“Salt dough decorations or Salzteig Deko (in German) is something that I remember dearly from my own childhood. It is something that my Oma (grandmother) and I did each year in preparation for Christmas,” Early Childhood Teacher Sonja Wiedenmaier said.
“It has been wonderful to see how the children have transferred and adapted their knowledge and skills about playdough making into this experience.”
“It’s the same ingredients,” Alexandros said.
Christina added that “it’s not the same amount”.
“Experiences such as these are rich in dialogue and offer many opportunities to engage in numeracy. To successfully make salt dough for example, the children need to follow the specific steps in sequential order and measure the right amounts of ingredients,” Sonja said.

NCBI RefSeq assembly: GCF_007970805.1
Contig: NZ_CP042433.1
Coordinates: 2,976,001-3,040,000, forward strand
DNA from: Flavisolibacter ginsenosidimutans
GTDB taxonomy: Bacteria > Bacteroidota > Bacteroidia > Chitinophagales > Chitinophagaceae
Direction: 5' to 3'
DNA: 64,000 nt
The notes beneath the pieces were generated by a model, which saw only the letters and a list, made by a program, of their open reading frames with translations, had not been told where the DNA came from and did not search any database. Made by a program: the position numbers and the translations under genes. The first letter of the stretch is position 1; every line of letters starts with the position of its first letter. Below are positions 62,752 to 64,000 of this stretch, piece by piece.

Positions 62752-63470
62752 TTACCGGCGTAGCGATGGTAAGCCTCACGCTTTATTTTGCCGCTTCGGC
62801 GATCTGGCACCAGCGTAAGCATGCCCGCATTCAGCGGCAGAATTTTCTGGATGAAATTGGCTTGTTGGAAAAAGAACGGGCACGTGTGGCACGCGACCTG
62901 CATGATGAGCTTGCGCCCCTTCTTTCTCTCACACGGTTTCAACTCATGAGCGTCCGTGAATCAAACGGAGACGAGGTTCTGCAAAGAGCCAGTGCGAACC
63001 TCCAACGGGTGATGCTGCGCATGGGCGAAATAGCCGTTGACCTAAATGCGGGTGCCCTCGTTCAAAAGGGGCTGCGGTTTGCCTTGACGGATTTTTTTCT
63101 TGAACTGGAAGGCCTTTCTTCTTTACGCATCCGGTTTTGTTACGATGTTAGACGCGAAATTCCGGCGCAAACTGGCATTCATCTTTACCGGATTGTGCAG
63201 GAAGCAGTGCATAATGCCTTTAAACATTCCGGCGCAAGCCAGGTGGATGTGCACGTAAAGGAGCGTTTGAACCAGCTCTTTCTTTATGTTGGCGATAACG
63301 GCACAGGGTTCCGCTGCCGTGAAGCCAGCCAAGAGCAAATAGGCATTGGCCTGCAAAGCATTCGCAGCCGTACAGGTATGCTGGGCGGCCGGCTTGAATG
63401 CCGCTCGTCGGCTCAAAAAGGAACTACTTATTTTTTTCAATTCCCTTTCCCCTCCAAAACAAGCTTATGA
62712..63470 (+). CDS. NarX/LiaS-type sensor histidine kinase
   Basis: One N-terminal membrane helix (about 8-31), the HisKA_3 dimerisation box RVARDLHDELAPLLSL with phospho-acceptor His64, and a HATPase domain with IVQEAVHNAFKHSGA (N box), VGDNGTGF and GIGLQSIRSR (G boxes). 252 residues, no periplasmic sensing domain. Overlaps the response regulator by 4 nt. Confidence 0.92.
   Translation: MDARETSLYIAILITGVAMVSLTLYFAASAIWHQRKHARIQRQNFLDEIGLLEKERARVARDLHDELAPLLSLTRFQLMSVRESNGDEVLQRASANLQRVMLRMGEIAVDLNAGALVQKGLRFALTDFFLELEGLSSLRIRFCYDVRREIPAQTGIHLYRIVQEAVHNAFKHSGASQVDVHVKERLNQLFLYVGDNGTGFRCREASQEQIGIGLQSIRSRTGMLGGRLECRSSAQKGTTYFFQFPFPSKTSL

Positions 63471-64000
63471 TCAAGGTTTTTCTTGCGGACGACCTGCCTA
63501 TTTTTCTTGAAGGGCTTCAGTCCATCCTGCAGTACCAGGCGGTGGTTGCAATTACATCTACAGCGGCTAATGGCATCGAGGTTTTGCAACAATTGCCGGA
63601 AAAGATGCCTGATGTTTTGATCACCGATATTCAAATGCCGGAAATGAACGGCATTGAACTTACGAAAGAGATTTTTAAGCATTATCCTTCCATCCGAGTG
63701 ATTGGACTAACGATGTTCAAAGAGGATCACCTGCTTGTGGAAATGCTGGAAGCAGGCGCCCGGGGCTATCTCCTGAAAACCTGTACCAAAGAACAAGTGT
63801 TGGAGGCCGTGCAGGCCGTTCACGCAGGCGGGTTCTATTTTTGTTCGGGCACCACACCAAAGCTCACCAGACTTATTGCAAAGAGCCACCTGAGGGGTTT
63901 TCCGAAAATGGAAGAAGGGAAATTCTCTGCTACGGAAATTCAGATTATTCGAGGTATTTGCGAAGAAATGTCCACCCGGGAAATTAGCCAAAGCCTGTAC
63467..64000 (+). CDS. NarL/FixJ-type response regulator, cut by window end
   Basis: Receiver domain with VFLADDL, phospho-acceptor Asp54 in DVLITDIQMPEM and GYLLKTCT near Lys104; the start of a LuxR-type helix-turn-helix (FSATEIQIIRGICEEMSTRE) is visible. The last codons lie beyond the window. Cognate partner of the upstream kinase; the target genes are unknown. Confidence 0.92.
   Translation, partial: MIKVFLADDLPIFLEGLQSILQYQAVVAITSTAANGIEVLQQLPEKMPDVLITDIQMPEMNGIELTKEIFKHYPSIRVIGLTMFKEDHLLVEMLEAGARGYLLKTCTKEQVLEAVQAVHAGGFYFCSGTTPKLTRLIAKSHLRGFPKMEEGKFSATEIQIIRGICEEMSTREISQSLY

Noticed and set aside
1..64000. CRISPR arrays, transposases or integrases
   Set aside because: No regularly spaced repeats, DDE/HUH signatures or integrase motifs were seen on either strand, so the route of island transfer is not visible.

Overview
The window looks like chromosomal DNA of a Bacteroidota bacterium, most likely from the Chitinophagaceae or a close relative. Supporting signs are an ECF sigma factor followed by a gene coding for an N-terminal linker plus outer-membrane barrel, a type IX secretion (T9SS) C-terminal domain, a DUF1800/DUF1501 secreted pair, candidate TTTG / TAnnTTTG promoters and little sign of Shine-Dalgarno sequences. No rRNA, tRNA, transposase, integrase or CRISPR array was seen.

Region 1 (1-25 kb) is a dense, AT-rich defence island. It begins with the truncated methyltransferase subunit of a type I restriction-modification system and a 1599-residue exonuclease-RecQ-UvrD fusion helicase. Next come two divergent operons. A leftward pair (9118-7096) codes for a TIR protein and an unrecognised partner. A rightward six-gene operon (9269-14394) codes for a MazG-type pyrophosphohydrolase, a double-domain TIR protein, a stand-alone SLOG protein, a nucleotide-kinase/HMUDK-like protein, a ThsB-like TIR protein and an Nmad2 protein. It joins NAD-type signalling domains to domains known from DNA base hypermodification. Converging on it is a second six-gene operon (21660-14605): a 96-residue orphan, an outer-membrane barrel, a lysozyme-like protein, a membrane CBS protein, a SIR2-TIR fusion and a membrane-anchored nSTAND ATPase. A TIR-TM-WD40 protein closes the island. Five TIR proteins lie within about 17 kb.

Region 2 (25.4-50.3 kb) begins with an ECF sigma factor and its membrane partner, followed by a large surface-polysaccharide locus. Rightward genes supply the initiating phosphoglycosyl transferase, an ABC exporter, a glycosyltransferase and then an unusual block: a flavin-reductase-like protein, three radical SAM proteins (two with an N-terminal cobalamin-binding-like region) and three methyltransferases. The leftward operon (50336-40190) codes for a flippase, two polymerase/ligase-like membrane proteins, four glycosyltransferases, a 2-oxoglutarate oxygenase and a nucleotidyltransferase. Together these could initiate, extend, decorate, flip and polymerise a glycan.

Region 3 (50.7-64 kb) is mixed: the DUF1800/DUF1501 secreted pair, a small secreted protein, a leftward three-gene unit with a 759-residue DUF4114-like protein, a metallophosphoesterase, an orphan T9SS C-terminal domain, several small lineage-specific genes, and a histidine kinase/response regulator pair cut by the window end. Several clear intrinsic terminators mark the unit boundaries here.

“The picture has two cups on it. So we need two cups of this flour,” Atticus said, after carefully looking at the visual recipe card.
“Once the dough is made, sensory play takes over, as the children can knead and enjoy the rough salty texture of the dough, assist in rolling it out and then cutting it with the cookie cutters provided.
“Once all of our shapes have dried, we will thread some twine through the little holes we have created. Then it will be time to paint – something the children have already expressed that they are excited about,” Sonja said.
Sonja said the children have already noticed a change in some of the decorations as they dry.